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09/01/2016
By: Carlette T.
Governor Animal Clinic
I LOVE this place! I've always been terrified when it comes to taking my high energy, possessive, stranger aggressive, fearful, strong, unstable (you get it) Austrailian Cattle Dog to the vet. It's never been a good experience and given me as much anxiety as it does for my dog (Tucker). Since I had no choice but to go because it was time for his shots, I called GAC and made an appt. I told the receptionist I spoke to all of Tucker's behaviors problems with dogs and people and she and the whole staff at GAC paid such special attention to myself and Tucker from start to finish. I can't thank them enough for making our experience so easy and comfortable. Dr. Marie Benitez is amazing and all the staff as well. Thank you, thank you!
08/09/2017
By: S F.
South San Diego Veterinary Hospital
This place is great!!!! They take excellent care of my dogs and they are very professional. I drive over 40 miles to go see them because they care and it's worth it. I'm very pleased with the service they offer and the rates are amazing. I've already referred them to my friends and family and I will continue to do so.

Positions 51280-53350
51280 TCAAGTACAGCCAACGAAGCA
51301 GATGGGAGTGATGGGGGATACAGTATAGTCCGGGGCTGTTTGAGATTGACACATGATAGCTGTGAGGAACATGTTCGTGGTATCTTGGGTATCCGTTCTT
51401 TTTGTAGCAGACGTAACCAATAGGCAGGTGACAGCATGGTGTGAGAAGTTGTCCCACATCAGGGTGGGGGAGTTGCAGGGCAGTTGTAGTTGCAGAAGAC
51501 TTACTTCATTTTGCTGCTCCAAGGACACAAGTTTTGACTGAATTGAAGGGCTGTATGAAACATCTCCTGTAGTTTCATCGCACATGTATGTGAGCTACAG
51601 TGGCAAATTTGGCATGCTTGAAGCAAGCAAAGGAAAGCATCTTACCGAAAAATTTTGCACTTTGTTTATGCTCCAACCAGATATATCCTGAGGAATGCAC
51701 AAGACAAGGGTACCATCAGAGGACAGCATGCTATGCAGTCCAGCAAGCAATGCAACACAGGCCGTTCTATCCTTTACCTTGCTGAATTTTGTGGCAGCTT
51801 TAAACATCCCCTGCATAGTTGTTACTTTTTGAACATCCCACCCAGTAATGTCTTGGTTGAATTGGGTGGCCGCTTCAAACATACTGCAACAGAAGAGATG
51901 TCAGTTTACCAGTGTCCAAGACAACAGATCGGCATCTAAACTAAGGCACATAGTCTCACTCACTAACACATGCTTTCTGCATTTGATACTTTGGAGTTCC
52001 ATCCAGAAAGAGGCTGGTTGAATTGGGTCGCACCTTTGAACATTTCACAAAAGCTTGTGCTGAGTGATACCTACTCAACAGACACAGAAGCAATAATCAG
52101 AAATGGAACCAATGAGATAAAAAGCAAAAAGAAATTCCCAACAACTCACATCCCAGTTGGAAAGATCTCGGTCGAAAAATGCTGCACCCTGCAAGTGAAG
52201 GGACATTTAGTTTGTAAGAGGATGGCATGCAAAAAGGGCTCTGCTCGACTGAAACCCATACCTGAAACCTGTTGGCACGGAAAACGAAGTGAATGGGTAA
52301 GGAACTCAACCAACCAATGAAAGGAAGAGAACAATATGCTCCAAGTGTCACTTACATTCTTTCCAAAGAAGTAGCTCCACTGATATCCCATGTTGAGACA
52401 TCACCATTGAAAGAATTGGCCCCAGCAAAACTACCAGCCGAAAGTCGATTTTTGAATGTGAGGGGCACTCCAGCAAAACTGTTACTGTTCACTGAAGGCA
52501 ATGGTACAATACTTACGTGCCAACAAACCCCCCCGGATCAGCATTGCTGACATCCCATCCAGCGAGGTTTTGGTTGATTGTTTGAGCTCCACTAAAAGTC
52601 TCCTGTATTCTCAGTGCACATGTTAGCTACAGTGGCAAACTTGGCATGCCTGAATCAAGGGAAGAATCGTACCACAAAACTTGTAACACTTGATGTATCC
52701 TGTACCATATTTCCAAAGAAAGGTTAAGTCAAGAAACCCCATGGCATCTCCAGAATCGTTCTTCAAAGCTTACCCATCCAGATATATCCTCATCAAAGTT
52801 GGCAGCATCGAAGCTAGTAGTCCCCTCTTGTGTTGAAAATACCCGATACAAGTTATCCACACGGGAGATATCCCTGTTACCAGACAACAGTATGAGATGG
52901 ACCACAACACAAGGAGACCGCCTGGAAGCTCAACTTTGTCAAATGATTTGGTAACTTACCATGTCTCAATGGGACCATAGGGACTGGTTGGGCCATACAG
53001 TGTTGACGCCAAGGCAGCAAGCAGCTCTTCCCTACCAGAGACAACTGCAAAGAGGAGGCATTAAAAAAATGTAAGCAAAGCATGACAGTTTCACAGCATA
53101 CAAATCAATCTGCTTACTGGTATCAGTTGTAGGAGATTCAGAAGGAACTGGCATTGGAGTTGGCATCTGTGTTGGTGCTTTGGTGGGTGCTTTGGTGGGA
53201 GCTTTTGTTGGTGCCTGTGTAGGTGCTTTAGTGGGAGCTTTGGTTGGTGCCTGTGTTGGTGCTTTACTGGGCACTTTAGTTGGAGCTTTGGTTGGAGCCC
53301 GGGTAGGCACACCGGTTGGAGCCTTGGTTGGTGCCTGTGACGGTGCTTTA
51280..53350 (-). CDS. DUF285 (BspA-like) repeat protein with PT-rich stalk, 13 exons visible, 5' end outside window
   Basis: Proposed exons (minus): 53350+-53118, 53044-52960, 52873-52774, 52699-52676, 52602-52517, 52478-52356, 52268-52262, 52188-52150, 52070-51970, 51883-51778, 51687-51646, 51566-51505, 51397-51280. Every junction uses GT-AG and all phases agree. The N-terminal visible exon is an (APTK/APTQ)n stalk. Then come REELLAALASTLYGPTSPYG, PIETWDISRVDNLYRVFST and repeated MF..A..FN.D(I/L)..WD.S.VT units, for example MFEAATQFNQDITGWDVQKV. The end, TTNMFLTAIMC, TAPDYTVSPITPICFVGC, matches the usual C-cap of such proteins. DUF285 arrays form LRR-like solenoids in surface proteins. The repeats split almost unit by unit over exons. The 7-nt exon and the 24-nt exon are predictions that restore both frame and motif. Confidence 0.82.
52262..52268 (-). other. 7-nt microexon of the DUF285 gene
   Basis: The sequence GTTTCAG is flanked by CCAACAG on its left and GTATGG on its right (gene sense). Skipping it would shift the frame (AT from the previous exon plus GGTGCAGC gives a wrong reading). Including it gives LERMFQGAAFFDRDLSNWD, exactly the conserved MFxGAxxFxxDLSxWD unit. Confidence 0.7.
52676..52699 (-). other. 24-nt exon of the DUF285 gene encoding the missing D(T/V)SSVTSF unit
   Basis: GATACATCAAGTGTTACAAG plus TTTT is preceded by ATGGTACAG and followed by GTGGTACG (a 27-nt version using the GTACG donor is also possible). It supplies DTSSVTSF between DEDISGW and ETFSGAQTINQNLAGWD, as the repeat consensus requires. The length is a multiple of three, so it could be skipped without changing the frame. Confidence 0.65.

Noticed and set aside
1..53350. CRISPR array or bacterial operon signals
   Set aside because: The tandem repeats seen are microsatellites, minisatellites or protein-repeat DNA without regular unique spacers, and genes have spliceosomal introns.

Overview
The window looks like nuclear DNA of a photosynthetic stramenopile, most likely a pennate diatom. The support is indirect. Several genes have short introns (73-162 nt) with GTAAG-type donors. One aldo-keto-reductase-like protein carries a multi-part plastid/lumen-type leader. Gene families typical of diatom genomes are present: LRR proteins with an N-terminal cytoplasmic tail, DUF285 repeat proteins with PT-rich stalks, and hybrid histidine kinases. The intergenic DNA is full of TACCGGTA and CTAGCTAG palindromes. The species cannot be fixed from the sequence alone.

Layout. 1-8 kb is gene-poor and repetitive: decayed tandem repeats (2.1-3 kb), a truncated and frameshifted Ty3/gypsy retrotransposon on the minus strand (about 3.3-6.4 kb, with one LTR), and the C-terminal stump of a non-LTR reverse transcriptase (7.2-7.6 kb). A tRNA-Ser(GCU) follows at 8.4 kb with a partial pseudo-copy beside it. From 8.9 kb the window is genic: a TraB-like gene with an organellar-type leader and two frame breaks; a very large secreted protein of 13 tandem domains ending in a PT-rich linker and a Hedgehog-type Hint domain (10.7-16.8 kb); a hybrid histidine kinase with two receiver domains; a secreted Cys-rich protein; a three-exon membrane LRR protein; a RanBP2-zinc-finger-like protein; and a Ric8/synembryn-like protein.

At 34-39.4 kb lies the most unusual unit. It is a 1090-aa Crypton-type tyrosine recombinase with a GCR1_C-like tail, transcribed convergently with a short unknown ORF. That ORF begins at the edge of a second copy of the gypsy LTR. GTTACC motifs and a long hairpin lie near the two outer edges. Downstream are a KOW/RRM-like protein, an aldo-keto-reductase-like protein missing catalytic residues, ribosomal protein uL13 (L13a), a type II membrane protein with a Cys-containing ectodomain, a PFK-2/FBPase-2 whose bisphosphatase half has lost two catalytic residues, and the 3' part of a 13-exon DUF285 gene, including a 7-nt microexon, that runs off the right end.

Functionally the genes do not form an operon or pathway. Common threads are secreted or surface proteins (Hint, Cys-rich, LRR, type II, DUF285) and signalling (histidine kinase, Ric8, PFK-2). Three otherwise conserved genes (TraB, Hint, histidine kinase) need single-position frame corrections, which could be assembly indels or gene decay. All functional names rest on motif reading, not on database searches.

Tips & Advices
Bring medical records and medications that your pet is taking. Also, you should bring your ID and a form of payment.
Yes, there are veterinary clinics that only deal with emergency cases. They generally take walk-ins and referrals from family vets.
Yes, emergency vets treat dental emergencies and dental trauma. Freshly fractured teeth are the main category of dental injury that vets consider an emergency.
To prevent health emergencies, experts recommend supervising one’s pets, and trying to make sure they don’t get into emergency situations. A majority of emergency vet visits happen because animals were struck by cars, bit by other animals, or ingested toxins. Otherwise, the best way to prevent emergencies is by having a go-to vet you can call with any questions, and being vigilant about potential symptoms (i.e. runny stool, or trouble walking) as they appear but before they become extremely serious.
Experts say that the conditions that necessitate an emergency veterinarian visit include collapse, seizures, inability to walk, partial paralysis, and any difficulty breathing (non-stop panting, constant coughing, hyperventilation, or elevated heart rate). Gum color is often an indicator that something is wrong--especially blue gums or very pale gums. Excessive vomiting or a distended abdomen should be considered an emergency situation. Signs of any trauma or excessive bleeding should send your pet straight to the vet. Lastly, for cat owners, urinary obstruction is fatal if not treated, and generally occurs in male cats.

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